The Indy Star had an interesting article today on a proposed plan by the Indianapolis Public Library to invest $58.5M across 11 different branches, raised by bonds and paid for via property tax levies (“$58M in bonds, no referendum? Indy library project raises questions“). The issue raised was why the $58.5M proposal would not have to go through the referendum process, which has been required for capital projects over $12M since 2008.
The answer, which is both legally correct and widely accepted, is that the Indianapolis Public Library proposal, although presented as a single coherent package, is not a single capital project. It is spread over 11 different branches, paid for by 8 different bonds spread over 6 years. In fact, it would not even be feasible to implement the proposal as a single project, as different branches would be ready for the renovations at different times.
The article pointed out, though, that while it was appropriate to consider this proposal across multiple projects, none of which reached the $12M level required for a referendum, other governmental units could theoretically attempt to subvert the referendum requirement by breaking projects down into separate pieces all of which individually fall beneath the $12M threshold but collectively would have required the referendum.
The article also discussed an example in which the City of Lebanon managed to split a $4.5M aquatic center project into smaller projects, none of which individually required that the city go through the petition and remonstrance process. Petition and remonstrance is a process that allows taxpayers to object to a capital project over $2M (and less than $12M, which requires a referendum), and results in a race between supporters and opponents of a project to get the most petition signatures.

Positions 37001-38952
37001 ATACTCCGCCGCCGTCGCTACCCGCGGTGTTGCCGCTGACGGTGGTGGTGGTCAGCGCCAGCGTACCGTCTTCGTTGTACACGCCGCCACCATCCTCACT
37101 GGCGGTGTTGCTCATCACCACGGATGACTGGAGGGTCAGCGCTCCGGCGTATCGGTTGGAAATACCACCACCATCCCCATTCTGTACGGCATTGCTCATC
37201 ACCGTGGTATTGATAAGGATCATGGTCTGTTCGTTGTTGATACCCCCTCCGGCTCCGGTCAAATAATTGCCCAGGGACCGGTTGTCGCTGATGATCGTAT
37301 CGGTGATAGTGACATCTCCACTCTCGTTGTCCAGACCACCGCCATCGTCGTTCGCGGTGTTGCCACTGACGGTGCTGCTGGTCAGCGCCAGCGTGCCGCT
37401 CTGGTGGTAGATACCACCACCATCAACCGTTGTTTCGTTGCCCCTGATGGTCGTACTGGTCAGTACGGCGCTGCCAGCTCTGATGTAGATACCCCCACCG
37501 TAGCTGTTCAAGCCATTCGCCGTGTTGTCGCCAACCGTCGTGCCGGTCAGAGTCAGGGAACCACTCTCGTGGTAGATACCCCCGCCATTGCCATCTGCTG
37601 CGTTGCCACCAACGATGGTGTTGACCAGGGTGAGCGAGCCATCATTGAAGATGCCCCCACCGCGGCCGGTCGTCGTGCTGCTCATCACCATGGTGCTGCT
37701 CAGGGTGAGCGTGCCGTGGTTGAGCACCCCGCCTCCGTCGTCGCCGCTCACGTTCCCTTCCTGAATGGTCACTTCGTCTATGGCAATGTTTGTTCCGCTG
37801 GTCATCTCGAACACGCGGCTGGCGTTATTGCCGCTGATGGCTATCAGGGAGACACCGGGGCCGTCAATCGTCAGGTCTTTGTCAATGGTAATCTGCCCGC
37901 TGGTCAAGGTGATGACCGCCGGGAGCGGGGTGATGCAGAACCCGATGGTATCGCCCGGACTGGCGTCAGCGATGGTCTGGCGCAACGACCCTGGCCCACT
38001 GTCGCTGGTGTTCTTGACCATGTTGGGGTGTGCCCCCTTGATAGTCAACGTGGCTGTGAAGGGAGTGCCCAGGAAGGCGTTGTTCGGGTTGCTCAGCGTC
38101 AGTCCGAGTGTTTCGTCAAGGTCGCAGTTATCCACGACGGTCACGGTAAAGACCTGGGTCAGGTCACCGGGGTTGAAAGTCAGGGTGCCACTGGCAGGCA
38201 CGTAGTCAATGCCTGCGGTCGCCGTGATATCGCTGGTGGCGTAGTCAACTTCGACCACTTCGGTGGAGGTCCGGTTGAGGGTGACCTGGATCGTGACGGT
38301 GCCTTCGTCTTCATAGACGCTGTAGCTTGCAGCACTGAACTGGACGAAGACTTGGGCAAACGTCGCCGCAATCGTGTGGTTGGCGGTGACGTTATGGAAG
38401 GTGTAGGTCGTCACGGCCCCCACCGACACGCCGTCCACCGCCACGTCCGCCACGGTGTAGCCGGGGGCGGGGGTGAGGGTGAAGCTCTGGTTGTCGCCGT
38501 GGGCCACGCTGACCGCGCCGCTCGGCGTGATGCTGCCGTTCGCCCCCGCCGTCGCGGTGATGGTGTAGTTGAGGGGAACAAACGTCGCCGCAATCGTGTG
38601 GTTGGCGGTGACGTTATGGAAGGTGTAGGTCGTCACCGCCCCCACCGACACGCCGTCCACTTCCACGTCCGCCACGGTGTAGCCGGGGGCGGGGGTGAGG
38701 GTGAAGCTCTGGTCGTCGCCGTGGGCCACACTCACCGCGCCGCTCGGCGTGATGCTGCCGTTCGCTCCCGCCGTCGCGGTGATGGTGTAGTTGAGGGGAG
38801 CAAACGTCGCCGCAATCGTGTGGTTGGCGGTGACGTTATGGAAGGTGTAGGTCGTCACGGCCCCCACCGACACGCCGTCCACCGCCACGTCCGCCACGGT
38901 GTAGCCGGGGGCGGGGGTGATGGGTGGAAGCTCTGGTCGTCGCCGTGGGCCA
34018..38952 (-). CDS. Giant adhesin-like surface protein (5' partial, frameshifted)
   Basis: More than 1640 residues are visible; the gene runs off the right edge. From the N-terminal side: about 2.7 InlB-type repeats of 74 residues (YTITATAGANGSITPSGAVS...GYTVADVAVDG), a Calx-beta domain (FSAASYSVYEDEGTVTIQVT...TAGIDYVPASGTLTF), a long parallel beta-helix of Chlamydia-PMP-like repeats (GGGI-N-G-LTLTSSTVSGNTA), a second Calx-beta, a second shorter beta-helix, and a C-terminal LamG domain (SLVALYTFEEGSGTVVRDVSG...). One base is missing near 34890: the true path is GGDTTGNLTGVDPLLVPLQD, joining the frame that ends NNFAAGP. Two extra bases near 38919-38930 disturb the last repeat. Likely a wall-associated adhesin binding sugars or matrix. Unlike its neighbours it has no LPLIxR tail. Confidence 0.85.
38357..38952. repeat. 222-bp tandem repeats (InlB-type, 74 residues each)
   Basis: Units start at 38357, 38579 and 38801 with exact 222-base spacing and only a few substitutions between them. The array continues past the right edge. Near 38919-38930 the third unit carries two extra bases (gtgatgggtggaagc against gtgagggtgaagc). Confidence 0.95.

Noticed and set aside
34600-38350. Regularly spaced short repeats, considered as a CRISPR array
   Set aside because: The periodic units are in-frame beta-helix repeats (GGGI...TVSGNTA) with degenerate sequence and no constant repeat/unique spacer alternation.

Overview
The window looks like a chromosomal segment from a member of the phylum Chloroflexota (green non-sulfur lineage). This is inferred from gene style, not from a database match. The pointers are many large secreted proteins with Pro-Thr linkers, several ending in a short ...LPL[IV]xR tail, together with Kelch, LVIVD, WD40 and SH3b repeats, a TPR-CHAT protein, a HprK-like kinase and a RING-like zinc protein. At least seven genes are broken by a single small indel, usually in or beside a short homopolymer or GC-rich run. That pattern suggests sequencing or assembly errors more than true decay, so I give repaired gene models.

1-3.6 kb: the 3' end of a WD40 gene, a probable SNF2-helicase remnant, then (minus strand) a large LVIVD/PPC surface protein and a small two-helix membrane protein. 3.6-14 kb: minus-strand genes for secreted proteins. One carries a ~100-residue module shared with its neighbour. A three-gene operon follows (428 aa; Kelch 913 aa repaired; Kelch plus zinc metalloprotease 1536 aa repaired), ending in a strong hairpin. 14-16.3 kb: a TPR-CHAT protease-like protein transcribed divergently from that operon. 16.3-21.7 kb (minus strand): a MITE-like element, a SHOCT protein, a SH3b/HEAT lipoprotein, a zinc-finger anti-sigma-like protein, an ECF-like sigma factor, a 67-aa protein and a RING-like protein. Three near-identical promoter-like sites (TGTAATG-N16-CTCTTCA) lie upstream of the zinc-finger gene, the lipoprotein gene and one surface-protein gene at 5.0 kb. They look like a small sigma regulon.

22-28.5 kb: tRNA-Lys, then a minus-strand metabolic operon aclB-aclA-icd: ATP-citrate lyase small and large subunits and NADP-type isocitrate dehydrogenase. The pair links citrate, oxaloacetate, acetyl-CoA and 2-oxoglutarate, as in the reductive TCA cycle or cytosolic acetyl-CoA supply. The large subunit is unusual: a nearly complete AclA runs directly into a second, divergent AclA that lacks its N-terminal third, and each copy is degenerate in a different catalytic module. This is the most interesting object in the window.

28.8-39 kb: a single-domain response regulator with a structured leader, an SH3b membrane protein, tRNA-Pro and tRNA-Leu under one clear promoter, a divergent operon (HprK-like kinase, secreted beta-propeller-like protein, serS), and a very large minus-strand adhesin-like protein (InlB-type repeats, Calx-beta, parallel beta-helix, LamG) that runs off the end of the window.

One important consideration, which I was surprised was not mentioned in the article, is that there IS an advantage (from the perspective of units of local government) to going through a referendum: property tax levies that are approved through the referendum process are exempt from the circuit breakers (property tax caps). Debt service levies that do not go through a referendum are within the property tax circuit breakers.
You may remember that this issue had some application close to home. The 2008 general election in Monroe County included a referendum in the Richland-Bean Blossom School Corporation to raise $35M for several school building projects (the Junior High and the High School). The referendum failed. In 2009, however, the RBBSC school board passed two separate $10M bond levies, in order to make improvements to the Junior High School and the High School, separately. Each of these projects were below the $12M referendum threshold. Both added to taxpayers’ property tax bills. However, since they didn’t go through the referendum process, these bond levies were inside the property tax circuit breakers, and resulted in some circuit breaker revenue loss to all units of local government serving the Richland and Bean Blossom townships.
Note: The following memo from the Department of Local Government Finance (November 25, 2008) outlines the processes for capital projects, petition and remonstrance, and referendum.